Outwitting Death

A Hungarian Folktale, Retold By Gail Rosen. I have told this story in many settings. Its humor is delightful and the story allows thinking and conversation about death, in a way that feels safer for people than direct questions about their personal feelings and experiences.

But she was full of life, and never dreamt of dying. She was always busy, in her house, baking bread or sewing new curtains. Or in her garden, planting flowers or weeding the vegetables. Or in her yard, building a shed for the goats, or helping to birth a new baby lamb.

But Death comes to everyone in time. And so, one day, Death remembered the old woman. And he came and knocked on her cottage door. “Old Woman, I have come to fetch you.”

The old woman was kneading dough for bread. “Death? Oh, Death. I’m afraid I’m much too busy. I have to finish kneading this dough. Then I have to wait for it to rise. Then I have to knead it again and form it into loaves, then wait for it to rise again, and then bake it. . . If it must be, Death, could you come back tomorrow?”

“Very well” said Death. “I shall return for you tomorrow.” And with his bony finger, he chalked on her door, the word “Tomorrow” and he went away. The next day, Death returned. “Old Woman, I have come to fetch you.”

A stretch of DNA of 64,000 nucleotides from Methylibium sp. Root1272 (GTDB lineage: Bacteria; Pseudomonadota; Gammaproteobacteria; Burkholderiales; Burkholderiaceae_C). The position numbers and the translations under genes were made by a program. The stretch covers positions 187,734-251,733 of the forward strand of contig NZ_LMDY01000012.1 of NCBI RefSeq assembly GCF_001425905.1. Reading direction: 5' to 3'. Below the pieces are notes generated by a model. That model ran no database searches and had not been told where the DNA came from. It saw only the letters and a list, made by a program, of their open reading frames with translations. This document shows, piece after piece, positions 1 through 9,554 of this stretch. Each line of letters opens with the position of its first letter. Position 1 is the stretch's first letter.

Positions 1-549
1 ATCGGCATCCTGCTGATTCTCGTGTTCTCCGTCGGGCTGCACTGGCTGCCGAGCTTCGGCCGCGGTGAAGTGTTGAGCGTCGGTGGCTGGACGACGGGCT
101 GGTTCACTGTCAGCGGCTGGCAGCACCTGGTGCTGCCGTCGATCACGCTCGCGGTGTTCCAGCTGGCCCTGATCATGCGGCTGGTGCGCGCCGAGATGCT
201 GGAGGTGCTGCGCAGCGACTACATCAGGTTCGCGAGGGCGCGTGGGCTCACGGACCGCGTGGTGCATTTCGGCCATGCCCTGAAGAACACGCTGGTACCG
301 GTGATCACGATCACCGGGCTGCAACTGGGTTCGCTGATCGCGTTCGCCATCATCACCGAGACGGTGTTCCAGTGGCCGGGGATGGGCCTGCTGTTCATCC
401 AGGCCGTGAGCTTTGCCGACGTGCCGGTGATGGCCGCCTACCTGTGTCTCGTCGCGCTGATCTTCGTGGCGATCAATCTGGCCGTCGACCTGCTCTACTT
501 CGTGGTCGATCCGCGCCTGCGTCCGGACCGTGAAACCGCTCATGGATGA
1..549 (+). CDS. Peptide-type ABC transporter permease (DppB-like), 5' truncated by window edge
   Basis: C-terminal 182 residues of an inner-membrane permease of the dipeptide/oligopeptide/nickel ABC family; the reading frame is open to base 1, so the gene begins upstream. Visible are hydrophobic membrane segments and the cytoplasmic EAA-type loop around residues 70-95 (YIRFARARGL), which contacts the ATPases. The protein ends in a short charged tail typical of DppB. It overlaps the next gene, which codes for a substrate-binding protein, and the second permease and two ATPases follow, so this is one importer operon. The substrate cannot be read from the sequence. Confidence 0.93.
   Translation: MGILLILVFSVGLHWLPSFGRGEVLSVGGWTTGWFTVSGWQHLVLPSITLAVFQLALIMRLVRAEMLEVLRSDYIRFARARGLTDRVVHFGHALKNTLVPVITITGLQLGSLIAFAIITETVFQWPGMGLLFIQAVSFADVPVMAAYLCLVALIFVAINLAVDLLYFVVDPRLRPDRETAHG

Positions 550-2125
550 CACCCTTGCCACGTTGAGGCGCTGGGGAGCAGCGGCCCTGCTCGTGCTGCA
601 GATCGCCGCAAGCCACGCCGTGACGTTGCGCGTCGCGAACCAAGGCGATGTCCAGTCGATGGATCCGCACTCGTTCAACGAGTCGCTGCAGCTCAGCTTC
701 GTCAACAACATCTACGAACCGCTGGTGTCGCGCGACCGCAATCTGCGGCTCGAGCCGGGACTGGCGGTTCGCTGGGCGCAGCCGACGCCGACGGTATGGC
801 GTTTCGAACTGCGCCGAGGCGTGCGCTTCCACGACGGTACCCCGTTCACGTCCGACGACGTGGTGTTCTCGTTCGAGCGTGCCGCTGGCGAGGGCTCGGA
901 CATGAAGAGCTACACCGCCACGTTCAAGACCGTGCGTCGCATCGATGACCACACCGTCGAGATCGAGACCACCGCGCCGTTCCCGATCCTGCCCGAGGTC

The old woman was tending her rose bushes.

“Oh. Death. Death, I’m afraid you’ve made a little mistake. You see, you said you’d come tomorrow. Tomorrow. See for yourself what you wrote on the door.”

And Death looked. And there on the door was the word “Tomorrow.”

“Very well, Old Woman,” said Death. “I shall come for you tomorrow.” And he went away. The next day, Death returned. “Old Woman, I have come to fetch you.”

The old woman was sewing a new party dress. “Death? Oh, Death, I’m afraid once again you are mistaken. You see, you said you would come tomorrow. Tomorrow, not today. See for yourself what you wrote on the door.”

And Death looked. And there on the door was the word “Tomorrow.” “Very well, Old Woman,” said Death. “I shall come for you tomorrow.” And he went away. Well this went on every day for a month and at the end of that time, Death was getting annoyed. “Old Woman, you have been cheating me. I shall come for you one last time.”